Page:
William stallings computer organization and architecture 8 th edition
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William Stallings Computer Organization and Architecture 8 th Edition. Chapter 15 Control Unit Operation. Micro-Operations. A computer executes a program Fetch/execute cycle Each cycle has a number of steps see pipelining Called micro-operations Each step does very little

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William stallings computer organization and architecture 8 th edition

William Stallings Computer Organization and Architecture8th Edition

Chapter 15

Control Unit Operation


Micro operations
Micro-Operations

  • A computer executes a program

  • Fetch/execute cycle

  • Each cycle has a number of steps

    • see pipelining

  • Called micro-operations

  • Each step does very little

  • Atomic operation of CPU


Constituent elements of program execution
Constituent Elements of Program Execution


Fetch 4 registers
Fetch - 4 Registers

  • Memory Address Register (MAR)

    • Connected to address bus

    • Specifies address for read or write op

  • Memory Buffer Register (MBR)

    • Connected to data bus

    • Holds data to write or last data read

  • Program Counter (PC)

    • Holds address of next instruction to be fetched

  • Instruction Register (IR)

    • Holds last instruction fetched


Fetch sequence
Fetch Sequence

  • Address of next instruction is in PC

  • Address (MAR) is placed on address bus

  • Control unit issues READ command

  • Result (data from memory) appears on data bus

  • Data from data bus copied into MBR

  • PC incremented by 1 (in parallel with data fetch from memory)

  • Data (instruction) moved from MBR to IR

  • MBR is now free for further data fetches


Fetch sequence symbolic
Fetch Sequence (symbolic)

  • t1: MAR <- (PC)

  • t2: MBR <- (memory)

  • PC <- (PC) +1

  • t3: IR <- (MBR)

  • (tx = time unit/clock cycle)

  • or

  • t1: MAR <- (PC)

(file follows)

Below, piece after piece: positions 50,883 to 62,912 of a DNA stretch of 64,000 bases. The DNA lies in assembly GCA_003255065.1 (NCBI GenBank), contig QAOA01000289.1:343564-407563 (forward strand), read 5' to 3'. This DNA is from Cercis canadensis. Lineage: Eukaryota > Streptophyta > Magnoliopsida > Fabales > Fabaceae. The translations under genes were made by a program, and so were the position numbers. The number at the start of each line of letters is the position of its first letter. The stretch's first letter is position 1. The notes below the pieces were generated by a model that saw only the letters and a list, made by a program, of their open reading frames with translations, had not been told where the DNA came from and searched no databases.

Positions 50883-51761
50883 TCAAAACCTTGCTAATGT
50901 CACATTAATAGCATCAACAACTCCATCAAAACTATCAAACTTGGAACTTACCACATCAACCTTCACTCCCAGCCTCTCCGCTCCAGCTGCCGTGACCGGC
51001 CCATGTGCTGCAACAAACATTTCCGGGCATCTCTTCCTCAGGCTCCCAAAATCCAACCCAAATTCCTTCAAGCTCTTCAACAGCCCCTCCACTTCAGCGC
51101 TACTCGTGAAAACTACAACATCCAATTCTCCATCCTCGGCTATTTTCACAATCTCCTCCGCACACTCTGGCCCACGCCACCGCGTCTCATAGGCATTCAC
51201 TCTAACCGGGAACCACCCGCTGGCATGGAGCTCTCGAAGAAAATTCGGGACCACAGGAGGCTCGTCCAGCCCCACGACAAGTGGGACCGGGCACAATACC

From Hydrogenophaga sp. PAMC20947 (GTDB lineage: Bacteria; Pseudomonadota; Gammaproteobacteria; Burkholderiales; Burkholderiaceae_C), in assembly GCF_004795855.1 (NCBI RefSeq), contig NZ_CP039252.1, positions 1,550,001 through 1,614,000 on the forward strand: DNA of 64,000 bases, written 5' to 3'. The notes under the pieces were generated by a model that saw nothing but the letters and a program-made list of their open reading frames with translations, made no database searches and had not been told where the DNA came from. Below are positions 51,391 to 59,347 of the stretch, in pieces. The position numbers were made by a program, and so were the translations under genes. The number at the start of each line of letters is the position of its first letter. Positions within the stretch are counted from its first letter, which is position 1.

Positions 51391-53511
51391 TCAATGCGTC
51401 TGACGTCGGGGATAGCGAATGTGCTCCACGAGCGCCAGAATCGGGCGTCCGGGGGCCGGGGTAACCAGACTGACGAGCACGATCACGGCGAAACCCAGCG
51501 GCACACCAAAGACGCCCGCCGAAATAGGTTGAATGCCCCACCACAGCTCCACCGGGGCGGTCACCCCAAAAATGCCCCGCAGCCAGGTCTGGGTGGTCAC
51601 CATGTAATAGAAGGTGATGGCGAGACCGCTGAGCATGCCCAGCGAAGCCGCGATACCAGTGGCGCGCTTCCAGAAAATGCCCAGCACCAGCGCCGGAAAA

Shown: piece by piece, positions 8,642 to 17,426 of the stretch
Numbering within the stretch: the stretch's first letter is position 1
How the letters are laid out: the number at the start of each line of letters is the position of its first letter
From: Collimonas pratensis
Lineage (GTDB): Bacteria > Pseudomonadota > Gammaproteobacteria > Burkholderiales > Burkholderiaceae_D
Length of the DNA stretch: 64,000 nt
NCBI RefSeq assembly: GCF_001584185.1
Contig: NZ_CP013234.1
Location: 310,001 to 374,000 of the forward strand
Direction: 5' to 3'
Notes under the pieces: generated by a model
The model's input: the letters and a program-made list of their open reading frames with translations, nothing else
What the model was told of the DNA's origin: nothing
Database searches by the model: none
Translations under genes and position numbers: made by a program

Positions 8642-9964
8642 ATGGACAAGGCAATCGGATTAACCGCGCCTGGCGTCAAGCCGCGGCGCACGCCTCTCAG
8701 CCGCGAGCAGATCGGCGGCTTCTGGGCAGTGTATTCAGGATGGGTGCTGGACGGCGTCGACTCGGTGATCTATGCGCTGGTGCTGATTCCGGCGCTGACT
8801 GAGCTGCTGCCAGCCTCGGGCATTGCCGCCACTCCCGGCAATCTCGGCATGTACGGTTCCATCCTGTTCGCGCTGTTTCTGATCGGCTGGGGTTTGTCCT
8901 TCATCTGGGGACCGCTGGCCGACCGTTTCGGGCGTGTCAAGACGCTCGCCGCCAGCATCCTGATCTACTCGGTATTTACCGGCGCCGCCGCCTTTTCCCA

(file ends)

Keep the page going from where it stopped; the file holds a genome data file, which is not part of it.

• t2: MBR <- (memory)

  • t3: PC <- (PC) +1

  • IR <- (MBR)


Rules for clock cycle grouping
Rules for Clock Cycle Grouping

  • Proper sequence must be followed

    • MAR <- (PC) must precede MBR <- (memory)

  • Conflicts must be avoided

    • Must not read & write same register at same time

    • MBR <- (memory) & IR <- (MBR) must not be in same cycle

  • Also: PC <- (PC) +1 involves addition

    • Use ALU

    • May need additional micro-operations


Indirect cycle
Indirect Cycle

  • MAR <- (IRaddress) - address field of IR

  • MBR <- (memory)

  • IRaddress <- (MBRaddress)

  • MBR contains an address

  • IR is now in same state as if direct addressing had been used

  • (What does this say about IR size?)


Interrupt cycle
Interrupt Cycle

  • t1: MBR <-(PC)

  • t2: MAR <- save-address

  • PC <- routine-address

  • t3: memory <- (MBR)

  • This is a minimum

    • May be additional micro-ops to get addresses

    • N.B. saving context is done by interrupt handler routine, not micro-ops


Execute cycle add
Execute Cycle (ADD)

  • Different for each instruction

  • e.g. ADD R1,X - add the contents of location X to Register 1 , result in R1

  • t1: MAR <- (IRaddress)

  • t2: MBR <- (memory)

  • t3: R1 <- R1 + (MBR)

  • Note no overlap of micro-operations


Execute cycle isz
Execute Cycle (ISZ)

  • ISZ X - increment and skip if zero

    • t1: MAR <- (IRaddress)

    • t2: MBR <- (memory)

    • t3: MBR <- (MBR) + 1

    • t4: memory <- (MBR)

    • if (MBR) == 0 then PC <- (PC) + 1

  • Notes:

    • if is a single micro-operation

    • Micro-operations done during t4


Execute cycle bsa
Execute Cycle (BSA)

  • BSA X - Branch and save address

    • Address of instruction following BSA is saved in X

    • Execution continues from X+1